The big Louisville windstorm of 2008

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We’re without power, like most of Louisville.

On Sunday afternoon the wind really started picking up. We thought a storm was coming, but we had no idea about the extent. So, stupidly, we went for a walk around the neighborhood with Poppy. As we are walking, we see a small tree go down… “whoa – that’s crazy” but you know, it’s a small tree, perhaps it was just planted… then we get a little further and we hear a big ripping sound and look back and less than half a block up a huge oak tree has just been pulled up at the roots. At this point we realize our idiocy, but we can’t go back the way we came because that big tree took down some power lines. So we walk around the block and keep hitting downed trees and downed power lines. We talk to people who are re-parking their cars and are trying to find brick building to be near.

Eventually we decide that walking through the park is the safest option, since it’s in a valley and all the trees are on the edges. It was a good place to hide out and we stayed there for a while… a couple of trees went down while we were in there, but all on the edges and nothing threatening us. When we decided to head back to the house, we walked out the other side of the park, crossed the street to the business district, and then headed back up the hill to our house… half-running the whole time. Our hearts were racing and we felt stupid for venturing out… but it was also fun.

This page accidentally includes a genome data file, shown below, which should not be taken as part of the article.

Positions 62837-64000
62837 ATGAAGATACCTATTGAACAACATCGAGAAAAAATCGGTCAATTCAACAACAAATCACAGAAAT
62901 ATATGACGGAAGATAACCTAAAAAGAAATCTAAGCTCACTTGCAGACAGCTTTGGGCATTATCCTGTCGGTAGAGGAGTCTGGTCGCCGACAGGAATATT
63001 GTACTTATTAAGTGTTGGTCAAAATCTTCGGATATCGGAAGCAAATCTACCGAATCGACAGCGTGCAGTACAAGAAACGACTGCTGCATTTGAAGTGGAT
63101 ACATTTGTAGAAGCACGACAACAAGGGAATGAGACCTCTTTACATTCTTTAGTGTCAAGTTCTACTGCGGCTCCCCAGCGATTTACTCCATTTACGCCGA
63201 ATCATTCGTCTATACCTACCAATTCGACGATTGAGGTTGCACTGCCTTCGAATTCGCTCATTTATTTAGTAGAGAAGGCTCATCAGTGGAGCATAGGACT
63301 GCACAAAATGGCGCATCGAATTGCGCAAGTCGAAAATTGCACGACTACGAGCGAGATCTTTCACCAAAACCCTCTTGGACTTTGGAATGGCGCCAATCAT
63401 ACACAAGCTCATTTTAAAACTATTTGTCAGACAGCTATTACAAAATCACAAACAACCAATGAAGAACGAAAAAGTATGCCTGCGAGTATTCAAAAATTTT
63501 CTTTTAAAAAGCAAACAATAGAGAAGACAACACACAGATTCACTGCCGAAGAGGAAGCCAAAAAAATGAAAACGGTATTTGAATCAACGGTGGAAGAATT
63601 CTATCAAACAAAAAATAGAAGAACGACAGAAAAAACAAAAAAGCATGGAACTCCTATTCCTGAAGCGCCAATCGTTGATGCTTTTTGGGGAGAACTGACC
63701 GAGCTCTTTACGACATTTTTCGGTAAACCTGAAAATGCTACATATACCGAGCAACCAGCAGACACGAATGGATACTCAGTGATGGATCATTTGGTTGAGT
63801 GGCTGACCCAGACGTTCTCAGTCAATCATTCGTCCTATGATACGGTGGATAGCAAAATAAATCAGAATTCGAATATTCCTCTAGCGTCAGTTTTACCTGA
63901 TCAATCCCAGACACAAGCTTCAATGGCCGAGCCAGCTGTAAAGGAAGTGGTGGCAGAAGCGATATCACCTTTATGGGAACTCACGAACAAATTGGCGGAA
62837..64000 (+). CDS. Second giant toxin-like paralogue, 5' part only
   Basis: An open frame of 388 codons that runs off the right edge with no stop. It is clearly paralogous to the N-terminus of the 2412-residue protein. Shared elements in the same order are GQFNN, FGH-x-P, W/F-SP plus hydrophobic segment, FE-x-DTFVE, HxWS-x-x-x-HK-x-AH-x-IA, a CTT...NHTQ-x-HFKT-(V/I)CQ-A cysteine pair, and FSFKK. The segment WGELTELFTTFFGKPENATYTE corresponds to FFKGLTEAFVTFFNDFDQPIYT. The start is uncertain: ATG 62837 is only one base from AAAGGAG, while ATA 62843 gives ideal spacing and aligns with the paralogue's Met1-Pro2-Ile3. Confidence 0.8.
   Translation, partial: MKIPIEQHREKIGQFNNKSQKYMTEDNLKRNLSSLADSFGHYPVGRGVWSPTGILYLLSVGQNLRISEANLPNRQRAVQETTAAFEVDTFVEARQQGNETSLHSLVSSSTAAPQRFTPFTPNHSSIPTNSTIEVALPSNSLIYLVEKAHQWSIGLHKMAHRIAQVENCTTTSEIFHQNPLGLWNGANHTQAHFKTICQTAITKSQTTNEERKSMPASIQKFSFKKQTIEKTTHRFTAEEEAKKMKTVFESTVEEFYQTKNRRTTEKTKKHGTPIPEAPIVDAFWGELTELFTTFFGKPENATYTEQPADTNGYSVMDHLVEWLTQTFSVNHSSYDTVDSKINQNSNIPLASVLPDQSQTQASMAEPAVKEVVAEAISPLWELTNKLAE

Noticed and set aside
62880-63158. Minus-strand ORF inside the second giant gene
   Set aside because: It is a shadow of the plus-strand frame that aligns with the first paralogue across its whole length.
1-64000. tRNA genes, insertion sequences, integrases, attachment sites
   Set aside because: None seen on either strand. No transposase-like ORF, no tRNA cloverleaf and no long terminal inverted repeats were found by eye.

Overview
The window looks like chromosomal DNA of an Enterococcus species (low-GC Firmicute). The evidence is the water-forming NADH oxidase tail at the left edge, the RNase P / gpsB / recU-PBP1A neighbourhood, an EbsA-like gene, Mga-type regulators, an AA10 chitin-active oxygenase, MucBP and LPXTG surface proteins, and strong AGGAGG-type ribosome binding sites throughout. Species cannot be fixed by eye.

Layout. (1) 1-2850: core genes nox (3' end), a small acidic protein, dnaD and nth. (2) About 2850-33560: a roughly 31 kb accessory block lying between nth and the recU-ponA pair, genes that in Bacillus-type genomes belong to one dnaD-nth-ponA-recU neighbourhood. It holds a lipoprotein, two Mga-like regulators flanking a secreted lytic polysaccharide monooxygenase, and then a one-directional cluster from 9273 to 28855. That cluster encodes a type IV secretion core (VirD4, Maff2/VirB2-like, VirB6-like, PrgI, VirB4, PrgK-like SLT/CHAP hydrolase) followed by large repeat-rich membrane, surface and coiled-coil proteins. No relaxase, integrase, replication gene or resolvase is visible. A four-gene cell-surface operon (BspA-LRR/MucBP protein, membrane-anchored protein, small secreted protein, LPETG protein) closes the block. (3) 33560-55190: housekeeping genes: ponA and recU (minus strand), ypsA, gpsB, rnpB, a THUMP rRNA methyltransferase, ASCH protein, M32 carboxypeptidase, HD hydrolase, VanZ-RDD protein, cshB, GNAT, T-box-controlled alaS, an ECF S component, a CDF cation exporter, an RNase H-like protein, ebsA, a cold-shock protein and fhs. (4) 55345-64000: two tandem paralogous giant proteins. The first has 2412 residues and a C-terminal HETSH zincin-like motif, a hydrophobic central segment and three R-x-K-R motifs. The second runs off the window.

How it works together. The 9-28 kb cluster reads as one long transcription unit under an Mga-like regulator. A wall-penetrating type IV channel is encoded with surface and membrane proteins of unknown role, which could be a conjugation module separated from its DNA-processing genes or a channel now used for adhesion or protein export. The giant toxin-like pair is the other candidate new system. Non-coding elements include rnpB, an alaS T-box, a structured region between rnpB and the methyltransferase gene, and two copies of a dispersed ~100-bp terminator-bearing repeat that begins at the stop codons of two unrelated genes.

Now we are without power and probably will be one of the last streets to get power back, since it’s a fairly small street and there are big trees down at all access points to the street. I had a great day off with Poppy yesterday and am at a friend’s office today, working again.

The remnants of Hurricane Ike hit the Louisville Metro area Sunday, leaving much of the city without power and causing widespread damage. Classes at Jefferson County Public Schools and Catholic schools will be cancelled on Tuesday, September 16, along with classes at Greater Clark County, New Albany-Floyd County Consolidated, Clarksville Community and West Clark schools.

More than 200,000 LG&E customers were still without power Tuesday morning, and although all crews are currently working to restore service, officials say the outages could persist for up to two weeks.

– source:

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